This page contains documents and other resources related to children's care in Africa. Browse resources by region, country, or category. Resources related particularly to North Africa can also be found on the Middle East and North Africa page.
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This webinar introduced new global inter-agency guidance on kinship care. During the webinar, panelists shared key lessons learnt on how to support kinship care, drawing particularly on examples of promising practices from South Africa, Zimbabwe, Liberia, and Brazil.
NAIROBI — At the height of the HIV/AIDS epidemic, when up to 12 million people were infected across sub-Saharan Africa, Nyumbani Children’s Home offered a refuge to Kenya’s dying children. Later, the institute, run by a Catholic charity, fought for the first batches of retroviral drugs for its sick toddlers.
These guidelines provide minimum standards to be adhered to in the provision of Child Welfare Programmes; The guidelines will also provide a framework within which state and non-state actors shall develop, design, and implement childcare and welfare programmes to enhance child rights, strengthen family and community-based care.
These national guidelines provide a roadmap of activities to guide the state and non-state actors in Kenya to streamline the transitioning of care systems, children and institutions in the country.
This video explores why supporting kinship care is so important, and examines how to support kinship care using examples from government and NGOs in Zimbabwe.
This resolution on orphanage trafficking was adopted by consensus at the 147th IPU Assembly and endorsed by 180 parliaments.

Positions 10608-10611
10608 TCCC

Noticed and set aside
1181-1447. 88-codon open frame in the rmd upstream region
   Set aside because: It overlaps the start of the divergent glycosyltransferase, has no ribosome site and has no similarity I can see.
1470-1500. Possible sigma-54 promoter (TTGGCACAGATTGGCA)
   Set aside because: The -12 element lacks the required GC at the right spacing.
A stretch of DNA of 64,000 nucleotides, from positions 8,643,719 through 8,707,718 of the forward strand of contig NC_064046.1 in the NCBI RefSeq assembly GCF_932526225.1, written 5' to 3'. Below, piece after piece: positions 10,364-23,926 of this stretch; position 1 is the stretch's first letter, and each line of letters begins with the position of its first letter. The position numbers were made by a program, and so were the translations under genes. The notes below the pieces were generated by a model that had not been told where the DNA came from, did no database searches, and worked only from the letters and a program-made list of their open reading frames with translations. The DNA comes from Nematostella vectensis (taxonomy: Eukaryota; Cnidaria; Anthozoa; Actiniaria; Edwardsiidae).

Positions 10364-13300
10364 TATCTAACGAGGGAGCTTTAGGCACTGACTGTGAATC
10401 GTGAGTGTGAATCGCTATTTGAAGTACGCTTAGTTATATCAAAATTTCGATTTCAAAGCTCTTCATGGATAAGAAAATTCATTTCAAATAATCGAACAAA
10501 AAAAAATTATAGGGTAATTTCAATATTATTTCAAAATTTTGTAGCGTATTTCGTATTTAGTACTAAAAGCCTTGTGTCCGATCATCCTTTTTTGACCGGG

In this webinar, a new paper on strategies to prevent family separation is presented. Examples from Rwanda, Kenya, Uganda and Namibia are presented.
This is the monthly update of the Eastern and Southern Africa Regional Learning Platform published in October 2023.
This mixed-methods study collects survey data from 253 adults involved with vulnerable children in Tanzania and narrative data from 31 young adults who experienced residential care during their childhood. The research fills a gap in the literature about the lived experiences of children in institutional care and the impacts of this type of care on their lives.
The study's main themes were establishing the need for residential homes for children (RHCs), RHCs not being an ideal family environment and RHCs as respite. Family marital problems, poor financial situation, stigma attached to some children in care, abusive parents and a lack of suitable alternatives when families have a crisis were identified as key factors that impede DI implementation in Ghana.